Incidence and Risk Factors for Postpartum Severe Hypertension in Women with Underlying Chronic Hypertension

Academic Article


  • Objective To determine risk factors and time to diagnosis of postpartum severe hypertension (PHTN) in women with chronic hypertension (CHTN). Study Design Retrospective cohort of singleton pregnancies with CHTN at a tertiary care center. The primary outcome was PHTN, defined as hypertension ≥160/ ≥ 110 mm Hg during an emergency room (ER) or outpatient visit, or hospitalization within 8 weeks postpartum. Multivariable logistic regression was used to assess independent risk factors for PHTN. Results Two-hundred thirty-five women had CHTN: 30 (12.8%) were diagnosed with PHTN, and 17 (7.2%) were hospitalized or seen in the ER for PHTN. Women with PHTN had more severe superimposed pre-eclampsia (p < 0.05), higher average systolic blood pressures at discharge (141 vs. 135 mm Hg, p = 0.04), and required antihypertensives after delivery (p < 0.01). The number of antihypertensive medications (adjusted odds ratio [aOR] 1.78, 95% confidence interval [CI], 1.25-2.55) and a systolic blood pressure >135 mm Hg (aOR 4.55, 95% CI, 1.64-12.61) at discharge remained independently associated with PHTN. Median time to diagnosis of PHTN was 10 days (interquartile range [IQR] 6-32 days); time to diagnosis among women requiring readmission or ER evaluation was 8 days (IQR 5-11 days). Conclusion PHTN occurred in 13% of women with CHTN, and was associated with blood pressure level and number of medications at discharge.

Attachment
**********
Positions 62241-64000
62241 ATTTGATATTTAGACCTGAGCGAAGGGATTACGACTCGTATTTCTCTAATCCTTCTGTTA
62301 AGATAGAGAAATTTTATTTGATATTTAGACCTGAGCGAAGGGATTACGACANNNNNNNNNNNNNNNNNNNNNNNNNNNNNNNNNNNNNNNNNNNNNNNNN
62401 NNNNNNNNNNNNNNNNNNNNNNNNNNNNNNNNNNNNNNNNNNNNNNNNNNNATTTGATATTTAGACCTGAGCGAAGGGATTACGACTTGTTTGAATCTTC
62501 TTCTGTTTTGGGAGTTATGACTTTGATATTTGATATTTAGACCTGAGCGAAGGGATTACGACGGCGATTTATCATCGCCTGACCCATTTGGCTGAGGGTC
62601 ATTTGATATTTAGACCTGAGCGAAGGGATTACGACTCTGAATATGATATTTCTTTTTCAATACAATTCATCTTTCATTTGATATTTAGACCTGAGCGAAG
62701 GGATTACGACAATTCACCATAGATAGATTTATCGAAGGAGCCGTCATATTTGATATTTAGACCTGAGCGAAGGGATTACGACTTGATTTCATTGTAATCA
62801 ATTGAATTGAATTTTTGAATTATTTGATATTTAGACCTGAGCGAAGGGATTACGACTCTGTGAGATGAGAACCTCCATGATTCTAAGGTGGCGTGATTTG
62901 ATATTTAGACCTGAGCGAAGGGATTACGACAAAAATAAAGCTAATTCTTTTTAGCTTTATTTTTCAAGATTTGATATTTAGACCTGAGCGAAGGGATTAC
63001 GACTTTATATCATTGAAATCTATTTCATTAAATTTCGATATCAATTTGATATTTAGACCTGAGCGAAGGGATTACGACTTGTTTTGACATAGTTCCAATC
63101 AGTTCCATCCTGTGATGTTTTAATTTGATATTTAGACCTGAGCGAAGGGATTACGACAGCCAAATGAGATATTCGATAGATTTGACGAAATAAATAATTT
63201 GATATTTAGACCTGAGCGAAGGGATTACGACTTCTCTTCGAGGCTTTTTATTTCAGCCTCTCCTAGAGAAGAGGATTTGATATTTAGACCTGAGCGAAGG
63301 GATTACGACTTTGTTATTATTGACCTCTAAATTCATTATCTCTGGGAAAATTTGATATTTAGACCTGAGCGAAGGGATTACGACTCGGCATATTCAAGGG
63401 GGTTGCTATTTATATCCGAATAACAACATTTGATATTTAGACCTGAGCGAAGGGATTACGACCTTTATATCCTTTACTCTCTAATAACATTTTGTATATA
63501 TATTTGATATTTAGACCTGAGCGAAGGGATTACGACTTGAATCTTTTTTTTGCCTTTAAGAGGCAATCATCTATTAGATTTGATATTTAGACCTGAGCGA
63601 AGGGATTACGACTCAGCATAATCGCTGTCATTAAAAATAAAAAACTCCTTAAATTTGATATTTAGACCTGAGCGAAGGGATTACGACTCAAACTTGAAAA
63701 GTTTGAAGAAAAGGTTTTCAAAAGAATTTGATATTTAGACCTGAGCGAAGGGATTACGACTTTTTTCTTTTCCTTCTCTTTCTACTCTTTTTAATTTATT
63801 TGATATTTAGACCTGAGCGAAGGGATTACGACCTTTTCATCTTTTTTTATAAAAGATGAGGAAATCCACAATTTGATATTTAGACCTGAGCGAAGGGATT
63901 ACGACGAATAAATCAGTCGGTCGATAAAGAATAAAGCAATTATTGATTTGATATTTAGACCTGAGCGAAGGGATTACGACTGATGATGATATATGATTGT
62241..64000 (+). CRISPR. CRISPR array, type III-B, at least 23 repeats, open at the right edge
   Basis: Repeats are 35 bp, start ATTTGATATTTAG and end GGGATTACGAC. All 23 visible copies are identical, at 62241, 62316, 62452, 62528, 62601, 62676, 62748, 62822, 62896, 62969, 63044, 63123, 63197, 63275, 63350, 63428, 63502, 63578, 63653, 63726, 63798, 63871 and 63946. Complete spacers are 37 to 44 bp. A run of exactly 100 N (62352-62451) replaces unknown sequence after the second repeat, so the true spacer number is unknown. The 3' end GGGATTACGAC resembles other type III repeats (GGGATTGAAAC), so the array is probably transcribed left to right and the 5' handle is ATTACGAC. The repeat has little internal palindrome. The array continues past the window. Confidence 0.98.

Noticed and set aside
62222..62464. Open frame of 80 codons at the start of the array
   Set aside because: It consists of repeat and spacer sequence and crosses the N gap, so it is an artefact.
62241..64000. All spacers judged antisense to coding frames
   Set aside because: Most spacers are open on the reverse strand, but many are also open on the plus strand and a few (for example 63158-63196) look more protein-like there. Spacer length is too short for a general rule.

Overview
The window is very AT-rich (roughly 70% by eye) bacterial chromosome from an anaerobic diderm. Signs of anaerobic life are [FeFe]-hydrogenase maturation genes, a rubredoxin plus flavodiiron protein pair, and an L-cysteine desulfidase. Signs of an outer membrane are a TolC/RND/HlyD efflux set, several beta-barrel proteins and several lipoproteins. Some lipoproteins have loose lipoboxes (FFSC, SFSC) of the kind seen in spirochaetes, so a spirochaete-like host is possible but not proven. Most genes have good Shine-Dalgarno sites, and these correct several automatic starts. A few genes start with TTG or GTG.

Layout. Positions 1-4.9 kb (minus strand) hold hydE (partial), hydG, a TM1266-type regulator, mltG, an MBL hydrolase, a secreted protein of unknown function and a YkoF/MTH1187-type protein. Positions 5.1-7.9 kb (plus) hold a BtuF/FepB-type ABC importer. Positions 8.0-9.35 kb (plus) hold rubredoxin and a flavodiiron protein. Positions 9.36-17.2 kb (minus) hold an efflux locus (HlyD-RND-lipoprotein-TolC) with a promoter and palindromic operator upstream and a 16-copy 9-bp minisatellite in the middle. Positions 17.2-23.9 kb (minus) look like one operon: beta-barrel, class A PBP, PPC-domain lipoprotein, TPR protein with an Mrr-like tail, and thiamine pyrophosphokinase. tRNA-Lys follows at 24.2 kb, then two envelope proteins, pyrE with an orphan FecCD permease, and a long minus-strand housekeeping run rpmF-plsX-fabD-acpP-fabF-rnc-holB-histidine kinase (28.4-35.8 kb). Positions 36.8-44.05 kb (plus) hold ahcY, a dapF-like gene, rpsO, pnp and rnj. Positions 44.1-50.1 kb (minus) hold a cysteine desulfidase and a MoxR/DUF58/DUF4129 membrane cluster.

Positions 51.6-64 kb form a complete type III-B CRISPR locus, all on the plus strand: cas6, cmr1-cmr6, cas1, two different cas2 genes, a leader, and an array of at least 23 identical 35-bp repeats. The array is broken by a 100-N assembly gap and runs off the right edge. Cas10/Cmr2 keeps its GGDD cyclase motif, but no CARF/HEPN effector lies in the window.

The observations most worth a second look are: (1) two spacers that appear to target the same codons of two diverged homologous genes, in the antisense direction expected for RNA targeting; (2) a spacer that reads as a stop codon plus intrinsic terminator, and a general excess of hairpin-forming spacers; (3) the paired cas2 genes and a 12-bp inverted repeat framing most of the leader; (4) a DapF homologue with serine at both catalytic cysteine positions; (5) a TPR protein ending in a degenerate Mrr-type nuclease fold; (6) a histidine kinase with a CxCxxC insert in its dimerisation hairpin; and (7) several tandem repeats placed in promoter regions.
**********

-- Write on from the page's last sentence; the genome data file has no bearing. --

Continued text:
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    Author List

  • Glover AV; Tita A; Biggio JR; Anderson SB; Harper LM
  • Start Page

  • 737
  • End Page

  • 741
  • Volume

  • 36
  • Issue

  • 7